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Updated Jul 15, 2022

The photo shows a worker applying a pesticide to a lawn. The worker is wearing gloves, long pants, and closed shoes to minimize exposure.

What are Pesticides?

Pesticides are products designed to kill rodents, weeds, mosses, insects, plant diseases, slugs, and snails. Household disinfectants such as bleach and ammonia are considered pesticides. Flea-killer products are too.


  1. All Pesticides Have Some Amount of Risk
  2. Home-made Traps
  3. Don’t Make Home-made Pesticides


The National Pesticide Information Center (NPIC)  can answer questions about pest control chemicals.
 1-800-858-7378 or  


  • All pesticides have the potential to cause harm when used carelessly.
  • Consider stepping back to look at other options for controlling your pest problem.
  • Even essential oils and soaps can be harmful to the skin and eyes. Some people may be allergic.
  • Children, pregnant individuals, and the elderly are more sensitive to toxins.
  • The dose makes the poison. Even water is harmful in high enough doses. Small quantities of extremely toxic substances can cause harm.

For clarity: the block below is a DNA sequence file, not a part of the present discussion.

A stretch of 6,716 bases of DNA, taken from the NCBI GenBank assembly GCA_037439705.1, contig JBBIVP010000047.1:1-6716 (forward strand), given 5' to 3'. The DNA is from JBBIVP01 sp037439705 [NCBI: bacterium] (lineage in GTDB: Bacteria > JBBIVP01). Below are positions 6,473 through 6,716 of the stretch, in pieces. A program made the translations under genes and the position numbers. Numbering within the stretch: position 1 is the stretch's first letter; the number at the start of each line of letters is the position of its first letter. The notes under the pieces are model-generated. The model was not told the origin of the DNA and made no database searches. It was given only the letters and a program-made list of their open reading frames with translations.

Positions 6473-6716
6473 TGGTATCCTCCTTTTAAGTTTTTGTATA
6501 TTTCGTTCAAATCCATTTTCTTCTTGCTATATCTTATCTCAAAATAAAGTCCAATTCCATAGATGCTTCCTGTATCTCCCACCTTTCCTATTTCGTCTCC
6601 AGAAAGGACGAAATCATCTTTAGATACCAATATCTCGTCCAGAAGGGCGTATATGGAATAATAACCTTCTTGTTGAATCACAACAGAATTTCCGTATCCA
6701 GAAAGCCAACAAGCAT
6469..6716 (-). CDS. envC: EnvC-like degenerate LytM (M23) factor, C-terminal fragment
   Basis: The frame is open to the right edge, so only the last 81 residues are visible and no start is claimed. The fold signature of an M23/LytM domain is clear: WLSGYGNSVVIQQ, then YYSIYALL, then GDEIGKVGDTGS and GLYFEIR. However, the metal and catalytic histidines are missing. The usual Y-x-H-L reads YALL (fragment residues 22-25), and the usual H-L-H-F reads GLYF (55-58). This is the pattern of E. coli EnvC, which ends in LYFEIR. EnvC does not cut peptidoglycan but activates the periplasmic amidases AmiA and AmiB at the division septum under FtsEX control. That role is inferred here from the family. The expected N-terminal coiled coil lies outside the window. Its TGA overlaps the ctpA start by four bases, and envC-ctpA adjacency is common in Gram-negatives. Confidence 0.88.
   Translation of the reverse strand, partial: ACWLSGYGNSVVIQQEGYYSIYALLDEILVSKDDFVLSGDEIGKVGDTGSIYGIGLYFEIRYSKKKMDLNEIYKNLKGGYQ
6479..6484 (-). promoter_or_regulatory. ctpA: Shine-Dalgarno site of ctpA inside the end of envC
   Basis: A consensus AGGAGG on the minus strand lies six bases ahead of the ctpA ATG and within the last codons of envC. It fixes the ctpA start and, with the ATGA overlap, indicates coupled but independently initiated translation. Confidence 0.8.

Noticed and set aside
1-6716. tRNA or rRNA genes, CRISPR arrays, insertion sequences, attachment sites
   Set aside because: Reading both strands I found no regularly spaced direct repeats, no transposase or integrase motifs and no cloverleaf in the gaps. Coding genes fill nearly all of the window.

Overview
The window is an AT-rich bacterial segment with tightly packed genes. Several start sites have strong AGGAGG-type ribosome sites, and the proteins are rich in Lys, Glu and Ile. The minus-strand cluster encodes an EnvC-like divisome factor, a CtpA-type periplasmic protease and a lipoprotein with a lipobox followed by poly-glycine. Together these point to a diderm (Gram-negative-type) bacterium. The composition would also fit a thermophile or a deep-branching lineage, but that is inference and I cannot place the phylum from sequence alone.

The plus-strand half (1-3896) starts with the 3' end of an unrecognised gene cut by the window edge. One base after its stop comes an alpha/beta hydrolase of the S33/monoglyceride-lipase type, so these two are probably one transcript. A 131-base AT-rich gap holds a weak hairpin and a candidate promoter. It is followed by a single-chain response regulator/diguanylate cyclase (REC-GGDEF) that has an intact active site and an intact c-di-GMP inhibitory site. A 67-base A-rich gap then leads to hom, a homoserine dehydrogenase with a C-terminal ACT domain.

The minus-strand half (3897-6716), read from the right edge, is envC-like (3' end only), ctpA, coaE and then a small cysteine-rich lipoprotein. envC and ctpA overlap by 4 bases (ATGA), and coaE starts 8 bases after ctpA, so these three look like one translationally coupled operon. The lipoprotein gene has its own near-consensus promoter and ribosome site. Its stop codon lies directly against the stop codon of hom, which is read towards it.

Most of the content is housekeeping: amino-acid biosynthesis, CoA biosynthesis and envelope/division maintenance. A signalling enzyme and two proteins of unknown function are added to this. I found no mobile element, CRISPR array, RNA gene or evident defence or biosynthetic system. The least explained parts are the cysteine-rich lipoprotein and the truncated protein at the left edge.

• Take steps to minimize exposure to pesticides.

Keys for Success

  • Avoid concentrated pesticides. Mixing pesticides poses risks of exposure.
  • You can avoid mixing pesticides by selecting products that are ready-to-use.
  • To maximize a product’s effectiveness, follow the label directions closely: no more, no less.
  • Avoid restricted-use pesticides. They are identified with the words “Restricted Use Pesticide” in a text box on the front of the label. Restricted-use pesticides require a pesticide applicator’s license to buy/use them.
All Pesticides Have Some Amount of Risk

All pesticide products carry some degree of risk to people and the environment.

The risk of pesticides depends on:

  • Exposure—How much chemical you’re exposed to
  • Toxicity—How poisonous the chemical is

To learn more, see Understanding Pesticide Risks  (National Pesticide Information Center).

How to Minimize the Risks of Pesticides

  • The lowest risk comes with using no pesticide(s) at all.
  • You can minimize the need for pesticides by using Integrated Pest Management methods. IPM examines the benefits and risks of control options to determine which method(s) to use for your situation. See Integrated Pest Management  (NPIC).